Chinch bugs are not a cinch to get rid of
Published: Sunday, August 1, 2010 at 7:17 p.m.
Last Modified: Sunday, August 1, 2010 at 7:17 p.m.
Q: I have a chinch bug problem in my St. Augustine lawn. My lawn service company says they are treating it, but it either is not working or the treatment isn't working fast enough because I am losing more of my lawn. I don't want to resod. What should I do?
A: Chinch bugs are the most destructive pest we have in our lawns and the most difficult to control. The heat of summer really brings them out. They damage the grass by sucking the plant's juices. Normally, we first see the damage to the grass in the hottest areas of the lawn first. A clump will go from green to yellow to brown in color within about a week. If you get down on your hands and knees and look very closely at the interface of the green grass and the damaged grass, you should see small gray insects, a little smaller than a grain of rice. You can try to flush out the chinch bugs by making a bucket of very soapy water and pouring it over a couple of square feet of damaged grass. After a few minutes, the chinch bugs will crawl up the grass blades and you can get a better idea of how many insects you are dealing with.
Your pest control company probably is spraying the same product they used last year, but this year it may not be working as well. According to Dr. Eileen Buss, a UF/IFAS landscape entomologist, there are pesticide-resistant chinch bugs in localized areas of Gainesville. Chinch bugs have become resistant to Bifenthrin, a very popular turf pesticide. Bifenthrin, also called Talstar, used to be extremely effective against chinch bugs, but now the insects have developed some resistance to this pesticide. Therefore, it is important that you discuss with your lawn service company a management strategy that includes pesticide rotation, application rates and making sure that the product they use is watered in. One of the chemicals that is used in the rotation requires that the insects feed on the grass before they die. This can take up to a week, so you may see slower progress than you are used to. If your lawn service company is using the proper chemical rotation and using the right application rates, you can expect control of the chinch bugs. There currently is research going on to deal with the pesticide resistance in the chinch bugs in Florida.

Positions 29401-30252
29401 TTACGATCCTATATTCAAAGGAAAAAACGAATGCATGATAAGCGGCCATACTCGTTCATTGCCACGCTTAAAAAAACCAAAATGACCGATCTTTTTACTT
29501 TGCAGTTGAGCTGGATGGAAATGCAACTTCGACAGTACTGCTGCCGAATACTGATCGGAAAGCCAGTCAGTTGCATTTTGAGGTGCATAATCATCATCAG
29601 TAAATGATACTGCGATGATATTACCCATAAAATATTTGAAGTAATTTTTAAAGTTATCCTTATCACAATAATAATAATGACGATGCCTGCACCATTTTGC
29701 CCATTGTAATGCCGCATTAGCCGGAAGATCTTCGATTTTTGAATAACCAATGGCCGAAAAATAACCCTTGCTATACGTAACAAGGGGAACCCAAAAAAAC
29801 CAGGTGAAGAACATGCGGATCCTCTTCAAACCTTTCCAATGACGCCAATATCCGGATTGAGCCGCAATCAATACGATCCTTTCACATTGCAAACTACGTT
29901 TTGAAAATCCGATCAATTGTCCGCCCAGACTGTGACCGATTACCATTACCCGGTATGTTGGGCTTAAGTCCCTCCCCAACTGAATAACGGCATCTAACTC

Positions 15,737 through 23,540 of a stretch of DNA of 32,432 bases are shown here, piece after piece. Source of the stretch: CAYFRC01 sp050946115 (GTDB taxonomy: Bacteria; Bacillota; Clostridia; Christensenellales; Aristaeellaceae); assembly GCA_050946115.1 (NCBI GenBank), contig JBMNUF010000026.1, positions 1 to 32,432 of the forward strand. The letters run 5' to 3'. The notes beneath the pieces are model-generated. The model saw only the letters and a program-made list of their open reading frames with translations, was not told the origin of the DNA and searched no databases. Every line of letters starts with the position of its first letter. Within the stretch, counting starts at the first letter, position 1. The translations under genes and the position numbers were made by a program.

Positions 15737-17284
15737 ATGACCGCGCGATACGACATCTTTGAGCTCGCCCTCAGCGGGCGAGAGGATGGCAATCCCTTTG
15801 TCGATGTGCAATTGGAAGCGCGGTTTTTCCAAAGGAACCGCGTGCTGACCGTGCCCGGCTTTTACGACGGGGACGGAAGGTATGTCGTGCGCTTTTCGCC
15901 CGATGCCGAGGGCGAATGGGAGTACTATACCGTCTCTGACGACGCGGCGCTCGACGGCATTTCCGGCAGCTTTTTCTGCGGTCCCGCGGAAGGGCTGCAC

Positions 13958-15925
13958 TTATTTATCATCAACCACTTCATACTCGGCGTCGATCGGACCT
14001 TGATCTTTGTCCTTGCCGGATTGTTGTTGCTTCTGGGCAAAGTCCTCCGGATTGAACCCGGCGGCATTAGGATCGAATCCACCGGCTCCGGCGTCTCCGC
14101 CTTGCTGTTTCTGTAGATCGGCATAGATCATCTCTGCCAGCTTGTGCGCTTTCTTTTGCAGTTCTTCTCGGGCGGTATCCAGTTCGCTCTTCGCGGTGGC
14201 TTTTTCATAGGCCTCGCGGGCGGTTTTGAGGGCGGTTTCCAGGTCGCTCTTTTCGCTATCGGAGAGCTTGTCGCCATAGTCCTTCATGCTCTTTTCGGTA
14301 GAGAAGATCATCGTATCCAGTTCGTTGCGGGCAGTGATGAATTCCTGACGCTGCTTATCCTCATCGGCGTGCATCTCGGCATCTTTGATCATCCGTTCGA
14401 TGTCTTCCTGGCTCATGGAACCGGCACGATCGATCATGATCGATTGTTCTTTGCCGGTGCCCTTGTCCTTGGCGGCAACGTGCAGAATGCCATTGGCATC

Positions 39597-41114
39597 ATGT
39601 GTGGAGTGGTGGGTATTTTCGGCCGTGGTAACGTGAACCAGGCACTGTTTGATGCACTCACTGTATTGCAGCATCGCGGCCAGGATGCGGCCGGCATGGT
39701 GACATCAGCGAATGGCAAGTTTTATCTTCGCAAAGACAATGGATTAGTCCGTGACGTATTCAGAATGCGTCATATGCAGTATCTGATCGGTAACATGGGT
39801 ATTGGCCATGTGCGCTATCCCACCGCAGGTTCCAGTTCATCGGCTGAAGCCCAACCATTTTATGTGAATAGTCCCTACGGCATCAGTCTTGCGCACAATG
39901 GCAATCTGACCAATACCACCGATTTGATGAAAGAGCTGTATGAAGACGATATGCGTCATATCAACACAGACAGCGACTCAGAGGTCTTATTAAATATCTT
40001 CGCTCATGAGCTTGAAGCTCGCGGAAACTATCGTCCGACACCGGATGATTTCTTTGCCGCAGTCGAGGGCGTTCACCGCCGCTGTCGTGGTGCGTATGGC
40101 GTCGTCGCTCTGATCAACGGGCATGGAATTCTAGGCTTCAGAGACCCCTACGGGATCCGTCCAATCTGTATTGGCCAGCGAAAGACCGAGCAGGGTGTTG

You also can attempt to prevent chinch bugs from moving into your lawn by following good cultural practices. Use fertilizers that have a good portion of nitrogen in a slow-release form. Frequent applications of water soluble nitrogen fertilizers may increase chinch bug survival, development time and the number of eggs that they lay.
Also, excessive fertilizing and watering increase thatch in the lawn. If there is a heavy layer of thatch, it will be difficult to get pesticides to where they need to be.
Mowing at the correct height is another good cultural practice that will make your lawn less prone to chinch bug damage. Mow your standard St. Augustine grass at 3 to 4 inches.
For more information on dealing with chinch bugs, go to the UF/IFAS website, www.solutionsforyourlife.com.
Wendy Wilber is an extension agent with UF/IFAS. E-mail her at email@example.com.
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